Except almost immediately there were surprises. While the Soviet equipment at the time wasn’t “all that,” they’d been ramping up on volume for a few years now. And if the Russkies do one thing well, it’s: VOLUME. The Germans ran straight smack bang into almost 13,000 tanks and close to that in aircraft, outnumbering the Germans 3-1. The only saving grace for Germany was the fact the equipment in the west was largely obsolete, aircraft didn’t have radios - and those that did transmissions were not encrypted - the entire force had not been fully deployed, what had been deployed was being reorganized, and – to top it all – Stalin had killed off most of his top generals, leaving in their place young guys with no experience and little training.

So while the Germans certainly ran into a wall, by and large they were able to head-butt their way through it. On day ONE Hitler is already boasting “before three months have passed, we shall witness a collapse of Russia, the like of which has never been seen in history.”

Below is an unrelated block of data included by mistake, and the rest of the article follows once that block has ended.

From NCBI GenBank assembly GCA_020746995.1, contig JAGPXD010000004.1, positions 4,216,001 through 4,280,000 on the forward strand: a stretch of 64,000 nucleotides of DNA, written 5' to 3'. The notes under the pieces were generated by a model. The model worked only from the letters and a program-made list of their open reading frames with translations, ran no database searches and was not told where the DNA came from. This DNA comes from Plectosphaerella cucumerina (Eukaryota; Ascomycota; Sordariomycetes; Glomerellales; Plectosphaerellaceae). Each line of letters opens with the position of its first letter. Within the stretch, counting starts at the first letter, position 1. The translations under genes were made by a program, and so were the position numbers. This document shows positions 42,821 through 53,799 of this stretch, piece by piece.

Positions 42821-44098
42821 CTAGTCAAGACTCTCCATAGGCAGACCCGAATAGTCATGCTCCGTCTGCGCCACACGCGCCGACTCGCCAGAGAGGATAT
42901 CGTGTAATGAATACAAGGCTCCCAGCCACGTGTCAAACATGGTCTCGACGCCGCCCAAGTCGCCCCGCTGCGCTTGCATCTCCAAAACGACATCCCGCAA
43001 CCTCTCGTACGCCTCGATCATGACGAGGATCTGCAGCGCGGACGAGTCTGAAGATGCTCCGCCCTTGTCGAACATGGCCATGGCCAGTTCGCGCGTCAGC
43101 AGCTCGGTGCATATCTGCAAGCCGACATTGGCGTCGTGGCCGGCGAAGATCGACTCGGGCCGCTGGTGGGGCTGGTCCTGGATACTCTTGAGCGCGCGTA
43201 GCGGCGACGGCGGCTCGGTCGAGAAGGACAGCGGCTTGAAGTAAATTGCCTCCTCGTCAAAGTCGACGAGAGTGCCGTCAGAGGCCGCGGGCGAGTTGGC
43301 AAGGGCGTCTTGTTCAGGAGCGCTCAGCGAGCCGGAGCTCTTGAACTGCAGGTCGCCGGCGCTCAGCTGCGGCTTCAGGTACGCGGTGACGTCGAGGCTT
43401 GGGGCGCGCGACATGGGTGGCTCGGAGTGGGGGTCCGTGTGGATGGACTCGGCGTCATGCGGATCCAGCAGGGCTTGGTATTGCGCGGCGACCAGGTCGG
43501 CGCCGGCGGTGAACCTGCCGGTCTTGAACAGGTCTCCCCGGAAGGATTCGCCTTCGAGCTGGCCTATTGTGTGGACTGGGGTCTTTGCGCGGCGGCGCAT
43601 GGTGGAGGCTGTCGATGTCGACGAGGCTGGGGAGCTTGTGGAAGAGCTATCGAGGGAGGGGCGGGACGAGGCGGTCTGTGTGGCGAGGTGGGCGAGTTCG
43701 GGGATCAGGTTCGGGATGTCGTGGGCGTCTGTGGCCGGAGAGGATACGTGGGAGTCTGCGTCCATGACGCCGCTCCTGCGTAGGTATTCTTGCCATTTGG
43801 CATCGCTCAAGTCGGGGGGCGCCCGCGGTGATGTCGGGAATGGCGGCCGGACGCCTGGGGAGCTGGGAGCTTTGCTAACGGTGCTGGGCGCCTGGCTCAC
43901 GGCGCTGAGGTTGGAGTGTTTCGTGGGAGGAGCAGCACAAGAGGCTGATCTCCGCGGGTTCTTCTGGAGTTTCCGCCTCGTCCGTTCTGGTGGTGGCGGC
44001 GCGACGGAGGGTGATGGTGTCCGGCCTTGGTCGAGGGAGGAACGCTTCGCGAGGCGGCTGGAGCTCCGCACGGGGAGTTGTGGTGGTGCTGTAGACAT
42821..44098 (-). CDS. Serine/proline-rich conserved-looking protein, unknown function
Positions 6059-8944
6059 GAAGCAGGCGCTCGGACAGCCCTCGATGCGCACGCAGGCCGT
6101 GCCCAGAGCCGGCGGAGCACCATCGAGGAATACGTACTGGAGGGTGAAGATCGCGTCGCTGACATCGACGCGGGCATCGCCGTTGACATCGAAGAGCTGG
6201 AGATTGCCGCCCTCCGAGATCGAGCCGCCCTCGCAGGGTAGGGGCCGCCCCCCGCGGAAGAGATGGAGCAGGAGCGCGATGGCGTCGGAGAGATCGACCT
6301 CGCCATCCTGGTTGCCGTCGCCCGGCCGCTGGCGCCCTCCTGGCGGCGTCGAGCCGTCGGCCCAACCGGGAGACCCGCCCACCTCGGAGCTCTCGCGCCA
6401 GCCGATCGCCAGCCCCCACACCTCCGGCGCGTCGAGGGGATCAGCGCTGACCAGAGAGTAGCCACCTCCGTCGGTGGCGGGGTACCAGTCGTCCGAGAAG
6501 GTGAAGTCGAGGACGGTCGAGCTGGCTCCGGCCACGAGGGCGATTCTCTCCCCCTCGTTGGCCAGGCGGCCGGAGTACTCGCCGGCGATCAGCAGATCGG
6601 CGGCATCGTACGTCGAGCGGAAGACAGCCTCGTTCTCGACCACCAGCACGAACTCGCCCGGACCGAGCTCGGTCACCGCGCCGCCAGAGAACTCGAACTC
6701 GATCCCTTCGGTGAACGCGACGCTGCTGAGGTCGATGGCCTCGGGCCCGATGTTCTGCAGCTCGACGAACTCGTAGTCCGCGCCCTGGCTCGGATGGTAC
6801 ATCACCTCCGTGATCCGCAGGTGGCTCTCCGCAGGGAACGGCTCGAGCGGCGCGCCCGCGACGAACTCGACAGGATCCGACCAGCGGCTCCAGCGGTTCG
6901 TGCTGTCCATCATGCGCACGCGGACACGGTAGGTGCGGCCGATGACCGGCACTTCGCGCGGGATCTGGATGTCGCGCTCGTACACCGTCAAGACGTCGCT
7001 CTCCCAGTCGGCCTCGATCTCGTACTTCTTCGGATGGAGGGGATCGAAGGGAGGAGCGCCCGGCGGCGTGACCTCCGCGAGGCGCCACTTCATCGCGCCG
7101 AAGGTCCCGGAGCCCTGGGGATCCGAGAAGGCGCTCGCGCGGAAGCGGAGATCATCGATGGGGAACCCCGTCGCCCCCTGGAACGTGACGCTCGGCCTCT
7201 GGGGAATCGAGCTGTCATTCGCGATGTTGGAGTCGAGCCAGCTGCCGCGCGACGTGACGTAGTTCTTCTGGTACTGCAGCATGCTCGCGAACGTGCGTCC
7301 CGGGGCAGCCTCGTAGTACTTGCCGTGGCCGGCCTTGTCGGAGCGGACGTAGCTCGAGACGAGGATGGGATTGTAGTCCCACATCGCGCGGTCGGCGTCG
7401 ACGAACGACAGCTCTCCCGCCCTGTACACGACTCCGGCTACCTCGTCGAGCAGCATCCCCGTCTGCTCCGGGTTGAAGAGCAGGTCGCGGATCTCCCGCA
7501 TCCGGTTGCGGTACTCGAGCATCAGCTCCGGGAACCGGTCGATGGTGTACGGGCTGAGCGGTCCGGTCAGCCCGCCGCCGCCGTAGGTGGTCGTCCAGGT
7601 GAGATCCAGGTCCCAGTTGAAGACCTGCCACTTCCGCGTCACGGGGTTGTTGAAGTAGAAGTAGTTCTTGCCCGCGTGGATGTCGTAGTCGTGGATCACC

I’m not quite sure why people hex themselves like that.

Still the numbers were staggering: the Soviets lost 2,000 aircraft (Germany 35), within three days it was twice that number. Within a week there were 600,000 defeated soviet soldiers, and to the north their mechanized divisions were down to 10% of their operational strength. I’d say they got FUCKED, but Franz Halder handles it much more graciously than I; Franz, take it away:

 “It is thus probably no overstatement to say that the Russian Campaign has been won in the space of two weeks.”

Mission FUCKING Accomplished! OORAH! *chestbump*

But all was not well in Sauerkraut land. The Germans had clearly underestimated the size of Soviet forces, and there was a marked difference between the strategic ideology between Hitler and his commanders. For the most part the commanders were all about surrounding an enemy, bringing the hurt, a winning blow so big that the bounders are inclined to capitulate, then go drink some wine, smoke a cigar, and negotiate terms like gentlemen. This made Moscow a grand prize: surround it, pummel it into submission, and surely the Russkies would throw in the towel!